Since we believe that the divine Christ is truly present in the Eucharist, and the Bible condemns those who receive without recognizing His presence, this prohibition is a protection for you as well as for the Body of Christ.

Your son may have been feeling awkward about explaining that to you.


As a Catholic, he is permitted to attend the services of other denominations, but not to participate. If Mormons have anything like Communion, he should not partake.

Generally minors who want to convert but who must delay until they are old enough are advised to obey their parents as far as they are able, so if you required that he attend services with you, he should. This would not satisfy his obligation to attend Mass however.

The best thing would be for you to contact a priest, but some priests are very busy. You can call and ask for an appointment or good time to call or his email address. Another way to contact him would be to talk with him briefly after Mass, asking when a good time to contact him is :slight_smile: He may actually have some time after Mass to talk with you, but he may not.

This is a tough situation for you and again I applaud your supporting your wife in this–not making it an issue is so much better for your son!


#5

Baptism of an infant requires consent of at least one parent. A child who is approximately 10 (reference to 3 years ago and current age of 13) would not be an infant per Church law. The child himself could ask for baptism, indeed would have to ask for baptism as the parents can no longer ask on his behalf.


#6

True, but usually when a minor asks to be received, he is told to wait if the parents oppose his entry into the Church.


#7

Who knows how a priest will advise.:shrug: Heck I don’t even know what a priest will say to me on a week to week basis in the confessional…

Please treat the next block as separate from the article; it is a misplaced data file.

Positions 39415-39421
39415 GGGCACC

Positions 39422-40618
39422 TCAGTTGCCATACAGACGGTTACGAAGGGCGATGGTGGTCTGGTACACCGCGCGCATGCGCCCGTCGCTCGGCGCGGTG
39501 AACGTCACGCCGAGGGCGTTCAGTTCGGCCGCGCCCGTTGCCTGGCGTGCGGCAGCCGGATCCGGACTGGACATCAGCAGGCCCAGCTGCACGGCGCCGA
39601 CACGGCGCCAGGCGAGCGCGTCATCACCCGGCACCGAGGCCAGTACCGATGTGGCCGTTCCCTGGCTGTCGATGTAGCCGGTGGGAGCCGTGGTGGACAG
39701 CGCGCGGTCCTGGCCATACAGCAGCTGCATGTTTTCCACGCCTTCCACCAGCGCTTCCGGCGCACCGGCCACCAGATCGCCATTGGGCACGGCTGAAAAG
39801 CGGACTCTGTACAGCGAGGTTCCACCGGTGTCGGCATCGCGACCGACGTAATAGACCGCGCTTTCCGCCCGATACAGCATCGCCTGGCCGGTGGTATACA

But I do know that while it is nice to say lets take the divorce and child psychology out of it. You cant. This is one of the fruits of what the adults have done… There is no getting around that or leaving it aside on any issues involving the religion or parenting in this issue. It would be nice if you could have your way with that, it would be more convenient for sure. But it is impossible.


#8

Seconding the distinction - if you require him to attend LDS services with you, it is alright for your son to go (without participating), but your desires don’t trump his obligation to attend Mass, so no one should ever be counseling that, given a choice, he ought to attend LDS worship instead of Mass.


#9

First of all, you are a amazing Dad! As a Catholic, your beloved son needs to attend mass every week. If I were you, I would just announce that it is time to go to mass and you will be leaving at a specific time. Hopefully your young man will not refuse to attend. At mass, sit somewhere where both of you feel comfortable. Having him explain what he does know about the mass beforehand will let him know that you think his faith is important and that you want to learn about it through him. I’m not sure if I would force him to attend your LDS services too - my sweet ten year old Daughter was asked to leave an LDS Sunday School she was attending with a Mormon friend because she announced that the world was not 5000 years old and that she believed in the Father, Son and the Holy Spirit! LOL - she is now an attorney! I’m praying for you and your son, although I’m very sure that our Lord or Heavenly Father, already knows what a compassionate and loving parent you are.:slight_smile:


#10